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"Being a Jolly Green rescue pilot was a very dangerous job, but it was also a very gratifying job to know that you had just saved somebody's life, and we did it many, many times." (Audio Interview, 39:33)

   Dan E. Williams
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War: Vietnam War, 1961-1975
Branch: Air Force
Unit: 40th Aerospace Rescue and Recovery Squadron
Service Location: Tacoma, Washington; Udorn Royal Thai Air Force Base, Thailand; Ogden, Utah
Rank: Captain
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Anticipating he would be drafted, Dan Williams enlisted in the Air Force on New Year's Day 1967. He wanted to become an officer and, if shipped to Vietnam, to stay off the ground. He did serve in the war in two segments. For one year, he flew C-141 transports, whose cargo might be coffins on their way back to the States or wounded GIs on their way to hospitals in Japan. After one year, he was re-assigned to train on rescue helicopters nicknamed the Jolly Green Giants. He was based near Udon, Thailand, working long hours, rarely getting into town. Williams drew immense satisfaction from the relief on the faces of downed crews he picked up.

Interview (Audio)
»Interview Highlights  (8 clips)
»Complete Interview 
Download: audio (62 min.)
»Transcript
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 Audio (Interview Excerpts) (8 items)
As college graduate, preferring to be an officer over an enlisted man; testing with Navy and Air Force for flight school; had never thought of flying before; wanting to get as much out of his military experience as he could; being a ground pounder with a rifle in his hand didn't appeal; passing physical for Air Force; never hearing from Navy; in face of being drafted imminently, enlisting in the Air Force. (04:40) Basic training was rude awakening; stripping you of your individuality; vividly remembering his drill instructor; he and three other college grads looked up to by other recruits; organizing "a little G.I party," a forced shower for one recruit who had refused to take showers for the first three weeks of training. (06:05) Attending Officer Training School; avoiding the haircut; to Flight School near Phoenix, AZ; assignments depending on class ranking; aiming for cargo planes, thinking ahead to a civilian job; his rank granting his wish, barely; Vietnam experience in two sections; flying C-141s out of McChord Air Force Base, WA; usually to Southeast Asia; carrying aircraft parts over; coming back, load was typically coffins with casualties; remembering his first Christmas away from his family, in 1967; flying that day out of Philippines into Cam Ranh Bay, picking up wounded men to go to Japan. (07:26)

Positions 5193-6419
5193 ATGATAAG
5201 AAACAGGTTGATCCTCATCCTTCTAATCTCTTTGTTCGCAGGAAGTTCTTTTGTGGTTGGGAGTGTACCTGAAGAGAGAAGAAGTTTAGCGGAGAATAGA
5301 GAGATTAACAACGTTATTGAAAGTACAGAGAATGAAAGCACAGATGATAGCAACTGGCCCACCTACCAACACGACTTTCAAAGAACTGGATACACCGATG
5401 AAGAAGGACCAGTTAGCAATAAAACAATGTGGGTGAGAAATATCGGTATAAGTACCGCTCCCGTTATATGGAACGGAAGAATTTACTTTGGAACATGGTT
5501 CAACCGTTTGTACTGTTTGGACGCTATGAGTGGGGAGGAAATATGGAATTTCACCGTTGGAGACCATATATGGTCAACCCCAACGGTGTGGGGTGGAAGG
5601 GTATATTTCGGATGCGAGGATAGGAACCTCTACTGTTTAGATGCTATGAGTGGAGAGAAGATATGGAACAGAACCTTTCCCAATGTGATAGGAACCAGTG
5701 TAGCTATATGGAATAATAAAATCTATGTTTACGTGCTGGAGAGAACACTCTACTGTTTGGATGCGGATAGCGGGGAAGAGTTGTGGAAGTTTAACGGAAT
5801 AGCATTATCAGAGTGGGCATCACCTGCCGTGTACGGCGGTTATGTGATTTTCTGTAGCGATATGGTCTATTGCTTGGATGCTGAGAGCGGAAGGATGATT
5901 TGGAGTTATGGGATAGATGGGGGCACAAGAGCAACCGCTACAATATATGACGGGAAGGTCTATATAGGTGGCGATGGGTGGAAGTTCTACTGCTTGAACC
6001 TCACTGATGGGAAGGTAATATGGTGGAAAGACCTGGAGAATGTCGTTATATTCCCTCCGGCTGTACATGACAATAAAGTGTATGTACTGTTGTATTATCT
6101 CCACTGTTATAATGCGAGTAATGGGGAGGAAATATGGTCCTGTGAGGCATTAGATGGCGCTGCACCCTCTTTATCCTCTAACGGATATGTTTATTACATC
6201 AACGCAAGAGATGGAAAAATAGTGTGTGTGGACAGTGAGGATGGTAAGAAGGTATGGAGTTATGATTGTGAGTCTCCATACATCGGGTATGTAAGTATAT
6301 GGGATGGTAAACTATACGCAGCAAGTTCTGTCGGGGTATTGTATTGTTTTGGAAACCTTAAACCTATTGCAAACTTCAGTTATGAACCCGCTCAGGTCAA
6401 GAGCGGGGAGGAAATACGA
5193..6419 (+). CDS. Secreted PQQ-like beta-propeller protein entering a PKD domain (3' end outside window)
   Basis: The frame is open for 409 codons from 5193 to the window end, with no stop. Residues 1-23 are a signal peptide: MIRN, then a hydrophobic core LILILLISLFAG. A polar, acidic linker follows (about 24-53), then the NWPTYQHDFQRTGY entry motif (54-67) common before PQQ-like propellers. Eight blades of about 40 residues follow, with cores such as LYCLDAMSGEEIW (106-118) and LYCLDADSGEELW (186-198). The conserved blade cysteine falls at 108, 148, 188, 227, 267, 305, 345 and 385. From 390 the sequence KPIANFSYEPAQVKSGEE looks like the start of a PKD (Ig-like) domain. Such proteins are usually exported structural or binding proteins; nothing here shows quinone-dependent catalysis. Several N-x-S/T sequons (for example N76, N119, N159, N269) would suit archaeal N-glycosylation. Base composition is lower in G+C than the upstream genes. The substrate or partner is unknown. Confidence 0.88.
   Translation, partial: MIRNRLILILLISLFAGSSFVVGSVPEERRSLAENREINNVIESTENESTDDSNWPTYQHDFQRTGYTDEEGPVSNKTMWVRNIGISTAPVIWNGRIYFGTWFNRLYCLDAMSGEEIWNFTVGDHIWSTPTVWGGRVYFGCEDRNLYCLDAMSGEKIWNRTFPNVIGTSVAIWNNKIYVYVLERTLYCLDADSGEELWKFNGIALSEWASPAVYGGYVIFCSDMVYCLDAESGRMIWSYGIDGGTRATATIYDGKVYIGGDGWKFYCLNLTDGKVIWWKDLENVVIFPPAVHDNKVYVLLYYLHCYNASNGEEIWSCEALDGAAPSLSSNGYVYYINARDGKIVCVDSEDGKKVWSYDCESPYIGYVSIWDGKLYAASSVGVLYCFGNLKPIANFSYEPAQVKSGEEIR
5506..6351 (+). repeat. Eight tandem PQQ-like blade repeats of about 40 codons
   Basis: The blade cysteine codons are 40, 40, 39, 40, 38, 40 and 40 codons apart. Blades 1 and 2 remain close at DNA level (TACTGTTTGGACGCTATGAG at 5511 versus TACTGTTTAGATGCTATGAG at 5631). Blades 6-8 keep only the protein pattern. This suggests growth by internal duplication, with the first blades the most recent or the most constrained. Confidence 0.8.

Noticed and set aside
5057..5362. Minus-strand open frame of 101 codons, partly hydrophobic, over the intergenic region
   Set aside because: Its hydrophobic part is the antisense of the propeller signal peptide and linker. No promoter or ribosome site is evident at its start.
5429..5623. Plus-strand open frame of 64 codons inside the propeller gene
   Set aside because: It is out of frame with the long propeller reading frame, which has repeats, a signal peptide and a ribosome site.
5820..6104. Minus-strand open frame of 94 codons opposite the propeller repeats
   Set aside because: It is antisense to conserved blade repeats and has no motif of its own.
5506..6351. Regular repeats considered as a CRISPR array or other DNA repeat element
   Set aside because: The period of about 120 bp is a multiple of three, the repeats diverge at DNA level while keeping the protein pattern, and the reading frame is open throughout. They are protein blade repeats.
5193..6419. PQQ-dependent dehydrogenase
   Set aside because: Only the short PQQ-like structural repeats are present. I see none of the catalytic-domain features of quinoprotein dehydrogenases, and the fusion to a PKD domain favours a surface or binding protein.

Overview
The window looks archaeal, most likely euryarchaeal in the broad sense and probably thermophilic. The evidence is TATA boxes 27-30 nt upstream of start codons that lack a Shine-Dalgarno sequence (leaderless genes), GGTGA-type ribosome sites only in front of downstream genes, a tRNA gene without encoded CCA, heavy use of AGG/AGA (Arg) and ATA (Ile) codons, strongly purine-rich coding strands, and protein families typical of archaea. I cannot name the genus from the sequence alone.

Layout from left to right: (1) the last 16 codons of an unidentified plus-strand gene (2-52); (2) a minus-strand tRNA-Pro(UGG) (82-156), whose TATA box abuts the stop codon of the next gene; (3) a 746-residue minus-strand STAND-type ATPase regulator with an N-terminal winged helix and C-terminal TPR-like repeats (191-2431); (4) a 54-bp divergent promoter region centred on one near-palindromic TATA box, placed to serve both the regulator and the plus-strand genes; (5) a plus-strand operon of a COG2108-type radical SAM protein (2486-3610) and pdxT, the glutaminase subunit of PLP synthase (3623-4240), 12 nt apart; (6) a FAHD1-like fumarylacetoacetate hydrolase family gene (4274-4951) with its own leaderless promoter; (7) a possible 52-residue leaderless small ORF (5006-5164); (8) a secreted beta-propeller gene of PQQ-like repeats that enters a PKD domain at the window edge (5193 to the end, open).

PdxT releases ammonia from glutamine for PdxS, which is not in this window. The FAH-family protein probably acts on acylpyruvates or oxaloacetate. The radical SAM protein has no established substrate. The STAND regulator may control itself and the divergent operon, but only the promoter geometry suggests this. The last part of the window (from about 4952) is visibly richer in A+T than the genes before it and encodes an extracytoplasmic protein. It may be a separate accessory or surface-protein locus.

After a year of flying C-141s, getting re-assigned to fly helicopters; training at a survival school, simulating what it would be like to be a POW; lerning evasive tactics to avoid capture; to helicopter schools in Wichita, TX and at Eglin Air Force Base, FL; jungle survival school in Philippines; spending the night in a bamboo thicket with rats. (06:32) Arriving in Thailand to happy reception from those who were leaving; big parties for departing servicemen; Williams unhappy at first about being there; everyone nice to Jolly Green pilots; never having to buy a drink; there one month when they lost a Jolly Green and its crew, the only one lost in his year tour of duty; when in Washington, DC, he visits Vietnam Memorial and pays his respects to the crew; dangerous job but also very rewarding. (05:51) Did not get off the basic much; eating most meals at officers club, which served American food; friendly locals; military's beneficial economic impact on community; delightful place to live; how the Jolly Greens got their nickname; playing pranks with footprint stencils and green spray paint, the signature of the Jolly Green crews. (05:38)
Given a medallion for good luck by a Buddhist monk; thinking his housemaids had paid (04:37) Happy to be leaving Thailand but a little sad, too; spent two years afterwards instructing helicopter pilots at Hill Air Force Base, UT before leaving the service after 6 years. (00:56) 
  
 

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  October 26, 2011
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